Expert tips on fighting the cold and flu this winter

Winter is coming, so we asked Jaspreet Singh Kochhar, Vicks Senior Scientist his tips on fighing colds this season. 

Q: What is the ‘common cold’, and why do we tend to get more colds in winter?

The term ‘common cold’ first came into use in the 16th century due to the similarity between its symptoms and the effects of exposure to cold weather.

It is an acute viral infectious disease that predominantly impacts the upper respiratory tract.  It is likely the most common illness on the planet with adults suffering between 2-5 colds per year. Children, whose immune system is still developing, can suffer up to 10 colds annually.

Common symptoms of cold include cough and chest congestion, nasal congestion, runny nose, sneezing, and sore throat.  People catch colds primarily via physical contact or by inhaling airborne viral particles. This is why colds tend to be more common in Winter, when we are living in closer proximity to one another with less doors and windows open for instance.

Colds are caused by more than 200 types of viruses and there is no cure available.  Symptoms usually resolve in 7–10 days and can be managed through medications such as inhalants, syrups and lozenges.

Q: Is there a difference between a ‘cold’ and a ‘flu’? What is the difference?

A Cold is usually restricted to the upper respiratory tract - whereas, a Flu is a systemic (whole body) condition, mainly caused by Influenza types A and B.

Despite common misconceptions, a cold cannot ‘change’ into a flu. Symptoms of colds include cough, sore throat, blocked nose, excess mucus in airway, runny nose, sneezing, occasional low fever and headaches. When you have the flu, you have the above plus additional symptoms such as severe sore throat, high fever, severe headaches, aches and pains all over, poor appetite and occasional nausea.

Q: Is it possible to prevent getting or spreading a cold? How?

There are a number of things you can do to help prevent a cold from spreading. These include:

  1. Practicing good hygiene - washing hands, using hand sanitisers, sneezing and coughing into tissues are all key ways to keep germs from spreading.
  2. Get 7-8 hours of sleep every night – this is time that your body needs to repair cells and maintain your immune system. If you have a cold, it’s even more important to get a good night’s sleep to help your body get better. Vicks VapoRub can help aid a restful night’s sleep, offering up to eight hours relief from a blocked nose.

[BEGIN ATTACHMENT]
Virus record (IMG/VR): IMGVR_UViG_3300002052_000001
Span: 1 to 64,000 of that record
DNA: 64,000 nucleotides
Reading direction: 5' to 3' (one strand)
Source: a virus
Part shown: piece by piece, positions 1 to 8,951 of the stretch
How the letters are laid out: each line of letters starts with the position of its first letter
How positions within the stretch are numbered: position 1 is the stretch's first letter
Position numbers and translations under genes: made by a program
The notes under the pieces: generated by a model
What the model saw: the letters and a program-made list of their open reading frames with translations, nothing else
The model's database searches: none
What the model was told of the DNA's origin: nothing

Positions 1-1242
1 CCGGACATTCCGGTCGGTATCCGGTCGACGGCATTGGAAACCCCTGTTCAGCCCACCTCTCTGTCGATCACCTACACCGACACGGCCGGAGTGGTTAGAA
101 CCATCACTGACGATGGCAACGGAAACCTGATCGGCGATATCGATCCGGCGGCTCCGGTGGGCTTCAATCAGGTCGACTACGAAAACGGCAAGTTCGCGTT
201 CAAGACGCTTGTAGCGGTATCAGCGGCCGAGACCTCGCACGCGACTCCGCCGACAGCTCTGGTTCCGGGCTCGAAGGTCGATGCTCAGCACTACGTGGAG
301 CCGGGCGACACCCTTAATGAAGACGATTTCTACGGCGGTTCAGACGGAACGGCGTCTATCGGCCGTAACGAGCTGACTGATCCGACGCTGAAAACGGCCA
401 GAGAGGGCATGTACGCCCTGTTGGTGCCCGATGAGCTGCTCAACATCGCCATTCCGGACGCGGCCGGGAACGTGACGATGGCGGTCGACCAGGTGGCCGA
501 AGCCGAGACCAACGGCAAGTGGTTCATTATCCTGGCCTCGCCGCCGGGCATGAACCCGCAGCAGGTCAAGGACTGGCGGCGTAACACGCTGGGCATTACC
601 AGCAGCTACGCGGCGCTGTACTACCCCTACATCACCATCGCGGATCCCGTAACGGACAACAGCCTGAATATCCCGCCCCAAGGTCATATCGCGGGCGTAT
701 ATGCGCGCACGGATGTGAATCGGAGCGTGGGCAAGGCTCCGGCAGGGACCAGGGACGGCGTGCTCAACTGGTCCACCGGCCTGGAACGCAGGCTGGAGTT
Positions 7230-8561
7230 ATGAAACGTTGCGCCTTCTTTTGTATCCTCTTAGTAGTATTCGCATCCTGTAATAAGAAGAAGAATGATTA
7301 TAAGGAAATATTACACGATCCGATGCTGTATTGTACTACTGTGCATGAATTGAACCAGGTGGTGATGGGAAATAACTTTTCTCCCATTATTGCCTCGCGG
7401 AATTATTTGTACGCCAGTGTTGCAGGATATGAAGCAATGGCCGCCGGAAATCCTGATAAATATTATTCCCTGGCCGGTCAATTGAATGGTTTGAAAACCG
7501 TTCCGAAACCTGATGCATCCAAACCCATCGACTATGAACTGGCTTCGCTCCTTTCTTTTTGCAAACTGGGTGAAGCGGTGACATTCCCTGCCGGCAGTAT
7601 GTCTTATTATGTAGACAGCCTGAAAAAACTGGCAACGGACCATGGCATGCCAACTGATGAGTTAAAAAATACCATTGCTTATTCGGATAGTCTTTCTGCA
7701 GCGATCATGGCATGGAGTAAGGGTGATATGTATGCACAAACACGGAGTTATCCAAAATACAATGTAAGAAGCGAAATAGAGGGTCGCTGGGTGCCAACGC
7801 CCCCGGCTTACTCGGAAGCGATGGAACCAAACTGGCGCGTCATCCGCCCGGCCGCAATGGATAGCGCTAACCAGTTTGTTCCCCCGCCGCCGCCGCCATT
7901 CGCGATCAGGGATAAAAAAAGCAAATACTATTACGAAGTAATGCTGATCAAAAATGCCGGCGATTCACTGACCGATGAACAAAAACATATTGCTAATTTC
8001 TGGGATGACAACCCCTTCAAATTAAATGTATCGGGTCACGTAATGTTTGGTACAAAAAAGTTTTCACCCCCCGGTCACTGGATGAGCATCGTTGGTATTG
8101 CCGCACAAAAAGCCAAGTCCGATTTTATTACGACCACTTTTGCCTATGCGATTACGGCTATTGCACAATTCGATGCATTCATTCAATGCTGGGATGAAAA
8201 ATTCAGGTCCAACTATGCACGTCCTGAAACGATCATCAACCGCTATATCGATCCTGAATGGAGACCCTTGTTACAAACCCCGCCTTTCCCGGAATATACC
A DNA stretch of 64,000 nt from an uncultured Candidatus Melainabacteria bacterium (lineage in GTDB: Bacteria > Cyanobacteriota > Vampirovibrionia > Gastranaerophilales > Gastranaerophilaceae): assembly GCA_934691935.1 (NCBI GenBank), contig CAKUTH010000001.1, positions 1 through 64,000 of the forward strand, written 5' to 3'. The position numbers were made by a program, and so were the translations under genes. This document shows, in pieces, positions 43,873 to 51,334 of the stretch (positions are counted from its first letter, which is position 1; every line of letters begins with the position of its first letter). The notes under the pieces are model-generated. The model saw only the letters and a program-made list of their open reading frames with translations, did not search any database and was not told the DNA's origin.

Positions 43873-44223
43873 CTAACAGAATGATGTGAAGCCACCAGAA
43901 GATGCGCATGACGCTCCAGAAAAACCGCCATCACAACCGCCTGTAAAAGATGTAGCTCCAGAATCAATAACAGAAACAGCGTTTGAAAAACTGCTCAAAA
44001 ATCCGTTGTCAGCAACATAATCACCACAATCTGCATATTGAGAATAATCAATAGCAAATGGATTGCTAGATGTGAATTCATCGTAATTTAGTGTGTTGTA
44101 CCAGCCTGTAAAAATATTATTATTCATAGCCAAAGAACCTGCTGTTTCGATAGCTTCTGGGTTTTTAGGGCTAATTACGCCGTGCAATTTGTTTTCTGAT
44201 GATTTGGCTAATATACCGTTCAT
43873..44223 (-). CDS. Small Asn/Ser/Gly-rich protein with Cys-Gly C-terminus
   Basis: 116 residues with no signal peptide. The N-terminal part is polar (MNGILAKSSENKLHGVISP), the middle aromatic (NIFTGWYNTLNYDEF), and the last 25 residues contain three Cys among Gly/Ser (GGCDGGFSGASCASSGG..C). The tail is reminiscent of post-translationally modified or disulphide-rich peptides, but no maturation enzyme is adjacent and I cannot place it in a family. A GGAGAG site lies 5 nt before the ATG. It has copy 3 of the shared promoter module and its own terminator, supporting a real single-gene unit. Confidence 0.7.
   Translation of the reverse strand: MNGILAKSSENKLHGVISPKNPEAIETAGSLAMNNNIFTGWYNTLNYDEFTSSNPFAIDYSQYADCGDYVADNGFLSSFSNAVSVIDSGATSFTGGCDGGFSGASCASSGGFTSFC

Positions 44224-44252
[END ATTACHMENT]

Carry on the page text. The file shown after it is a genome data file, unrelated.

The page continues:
3. Manage stress - studies show that elevated levels of stress can compromise the immune system. To make sure your body is fortified against cold and flu viruses, it may help to simply relax and take it easy!

Q: What can people do to manage a cold? What are the best remedies?

When looking for remedies to manage cold & flu, you should look for ways to relieve the symptoms, including:

  1. Humidify the Air Indoors - Humidifiers increase moisture in the air, which may provide overall comfort from cold symptoms by helping clear secretions, soothing airways, and helping break up mucous so you can cough it out more easily.­[1] In addition, viruses tend to be inactivated at higher humidity, reducing their ability to infect. 2
  2. Get the right amount of sleep - Try to maintain regular sleeping patterns to give yourself seven to eight hours of sleep every night. This is not a luxury but a vital time that your body needs to repair cells and maintain your immune system. Using products like Vicks VapoRub helps to relieve nasal congestion for up to 8 hours, so that you can have a good night’s sleep.
  3. Decrease Stress - Studies show that elevated levels of stress can have an effect on your immune system.3To make sure your body is fortified against the cold and flu viruses, it may help to simply relax and take it easy.
  4. Drink water - Be especially vigilant about drinking at least six to eight glasses of water a day during the cold and flu season. Water keeps your digestion working well, flushes the system and helps fights fatigue. It’s also important to keep your respiratory system hydrated.